What the Dog Saw: And Other Adventures is the fourth book released by author Malcolm Gladwell, on October 20, 2009. The book is a compilation of the journalist's articles published in The New Yorker.
Million-Dollar Murray, Why Problems like Homelessness May Be Easier to Solve Than to Manage
The problem of homelessness does not have a quick or easy solution. There simply isn’t enough money to go around, and to try to help everyone a little bit, isn’t as effective as helping a few people a lot. Our usual moral intuitions are of little use here when it comes to hard cases. Gladwell summarizes, “We can be true to our principles or we can fix the problem. We cannot do both.”
When homelessness surfaced as a national issue in the 1980s, a graduate student named Dennis Culhane put together a database to track who was coming in and out of the shelter system. His discovery profoundly changed the way homelessness is understood. It doesn’t have a normal distribution; it has a “power-law” distribution. 80% of the homeless population came in and out very quickly. The biggest problem was the smaller group of people who were chronically homeless, costing the state millions of dollars annually.
The city of Denver started a program where they issued apartments to the people with the biggest problems who were chronically homeless, with the thought that keeping them out of the shelters would save the city money. This worked economically but was unfair morally to the thousands of people who could hold a job but still needed a helping hand.
Gladwell draws an analogy between providing shelter and providing smog checks. The older a car is, the more likely it is to be broken. Instead of all motorists going to a shop and paying $25 for a test that 90% of them don’t need, why not set up mobile devices that could measure smog levels of cars on the freeway. Police could then just pull over the people that needed to reduce their smog i.e. the people who needed the most help. Murray Barr was one chronically homeless drunk that police officers picked up over and over. They totaled up the cost of all of his hospital stays, drug treatment costs, and doctor’s fees, and it came out to over 1 million dollars! (Quicklet)
This is teaching materials for a New Yorker article.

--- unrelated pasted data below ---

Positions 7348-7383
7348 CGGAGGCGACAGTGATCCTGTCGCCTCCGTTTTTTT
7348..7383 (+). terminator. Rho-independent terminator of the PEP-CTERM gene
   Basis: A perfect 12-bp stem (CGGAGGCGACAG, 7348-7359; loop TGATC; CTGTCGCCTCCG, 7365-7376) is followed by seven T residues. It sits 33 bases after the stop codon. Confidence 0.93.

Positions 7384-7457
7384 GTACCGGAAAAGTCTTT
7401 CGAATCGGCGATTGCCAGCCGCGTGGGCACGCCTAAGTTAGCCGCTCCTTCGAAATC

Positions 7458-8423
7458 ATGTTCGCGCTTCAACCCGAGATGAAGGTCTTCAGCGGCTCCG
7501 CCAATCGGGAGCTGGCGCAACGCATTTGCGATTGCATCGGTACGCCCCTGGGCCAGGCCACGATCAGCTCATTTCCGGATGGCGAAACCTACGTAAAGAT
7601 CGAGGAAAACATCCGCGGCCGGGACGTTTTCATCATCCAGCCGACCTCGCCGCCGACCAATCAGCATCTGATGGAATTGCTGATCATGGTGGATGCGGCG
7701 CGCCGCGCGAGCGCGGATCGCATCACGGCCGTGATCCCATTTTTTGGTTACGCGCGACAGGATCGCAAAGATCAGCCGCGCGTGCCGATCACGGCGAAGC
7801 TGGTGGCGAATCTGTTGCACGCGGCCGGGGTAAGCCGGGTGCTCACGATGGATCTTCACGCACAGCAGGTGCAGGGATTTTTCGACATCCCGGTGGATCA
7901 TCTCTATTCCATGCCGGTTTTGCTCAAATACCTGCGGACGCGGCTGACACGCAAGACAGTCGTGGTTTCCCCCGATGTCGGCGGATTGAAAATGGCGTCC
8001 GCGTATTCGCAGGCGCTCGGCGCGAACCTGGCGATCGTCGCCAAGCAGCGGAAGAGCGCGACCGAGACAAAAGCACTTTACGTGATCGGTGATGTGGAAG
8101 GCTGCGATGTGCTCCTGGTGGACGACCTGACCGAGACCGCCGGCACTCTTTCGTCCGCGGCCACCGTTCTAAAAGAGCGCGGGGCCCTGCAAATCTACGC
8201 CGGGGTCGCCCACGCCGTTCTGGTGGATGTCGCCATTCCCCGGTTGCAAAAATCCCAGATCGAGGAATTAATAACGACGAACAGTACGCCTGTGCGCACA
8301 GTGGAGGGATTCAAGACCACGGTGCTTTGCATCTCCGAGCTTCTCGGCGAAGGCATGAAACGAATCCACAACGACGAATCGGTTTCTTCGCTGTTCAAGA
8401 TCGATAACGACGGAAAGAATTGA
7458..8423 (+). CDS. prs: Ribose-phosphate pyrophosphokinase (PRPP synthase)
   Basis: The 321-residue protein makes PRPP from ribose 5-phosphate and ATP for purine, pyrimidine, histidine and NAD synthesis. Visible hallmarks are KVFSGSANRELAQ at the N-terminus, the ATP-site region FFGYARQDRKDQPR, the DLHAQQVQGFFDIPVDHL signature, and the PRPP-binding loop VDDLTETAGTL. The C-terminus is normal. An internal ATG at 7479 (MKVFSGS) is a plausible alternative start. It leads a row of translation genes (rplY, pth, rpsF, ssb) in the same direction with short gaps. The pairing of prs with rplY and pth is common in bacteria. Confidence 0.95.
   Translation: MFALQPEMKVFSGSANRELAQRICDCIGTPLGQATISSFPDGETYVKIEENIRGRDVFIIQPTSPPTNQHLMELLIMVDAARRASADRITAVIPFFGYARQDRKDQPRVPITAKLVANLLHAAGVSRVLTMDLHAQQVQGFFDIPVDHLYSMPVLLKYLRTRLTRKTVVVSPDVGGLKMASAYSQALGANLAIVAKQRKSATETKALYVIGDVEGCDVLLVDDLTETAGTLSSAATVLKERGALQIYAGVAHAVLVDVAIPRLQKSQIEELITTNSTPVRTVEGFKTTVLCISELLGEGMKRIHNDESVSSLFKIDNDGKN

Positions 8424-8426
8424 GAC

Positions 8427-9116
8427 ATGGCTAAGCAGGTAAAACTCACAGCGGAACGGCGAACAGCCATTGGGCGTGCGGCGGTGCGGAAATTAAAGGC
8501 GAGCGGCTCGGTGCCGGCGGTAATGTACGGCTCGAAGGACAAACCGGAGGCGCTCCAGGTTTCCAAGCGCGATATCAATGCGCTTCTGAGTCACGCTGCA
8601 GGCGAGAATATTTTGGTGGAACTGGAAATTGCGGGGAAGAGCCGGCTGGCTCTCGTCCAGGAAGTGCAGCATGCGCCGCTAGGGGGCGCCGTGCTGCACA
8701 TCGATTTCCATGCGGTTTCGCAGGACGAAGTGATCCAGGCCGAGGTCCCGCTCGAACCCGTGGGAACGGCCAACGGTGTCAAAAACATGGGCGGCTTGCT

The vocabulary, questions and research for this article are mostly related to the homelessness, how we look at societal problems, and power-law distribution.
Before the reading or the assessment, there is a pre-reading sheet that asks students for prior knowledge, opinions, and prediction on the subject, along with vocabulary acquisition (words that need to be introduced to better understand the information) and priming the reader in order to get them to think about the subject.
The post-reading assessments included vocabulary acquisition, critical thinking questions, and recall or comprehension questions on one sheet. These questions come in the forms of a mixture of matching, short answer, and multiple-choice. By completing this sheet the student will demonstrate an understanding of the material on multiple levels. The student will also need to use the internet to complete some simple research to answer
The other assessment is a creative art sheet. The creative art sheet asks the student to use the details from the article and their own knowledge, experiences, and imagination to synthesize a totally new work, this is a picture that is a visual representation that recreates of details, person or maybe the student's use or view of an aspect of the article. Along with this picture the student will explain their work with a short explanation.
While these articles are part of Gladwell’s book “What the Dog Saw” they were all previously publish and are available free for download on the author's website and from the New Yorker, as this is the case I am including the article.
The materials provided
1 Informational article
1 Post-reading informational article worksheet
1 Pre-reading informational article worksheet
1 Creative Art Sheet
1 Answer Key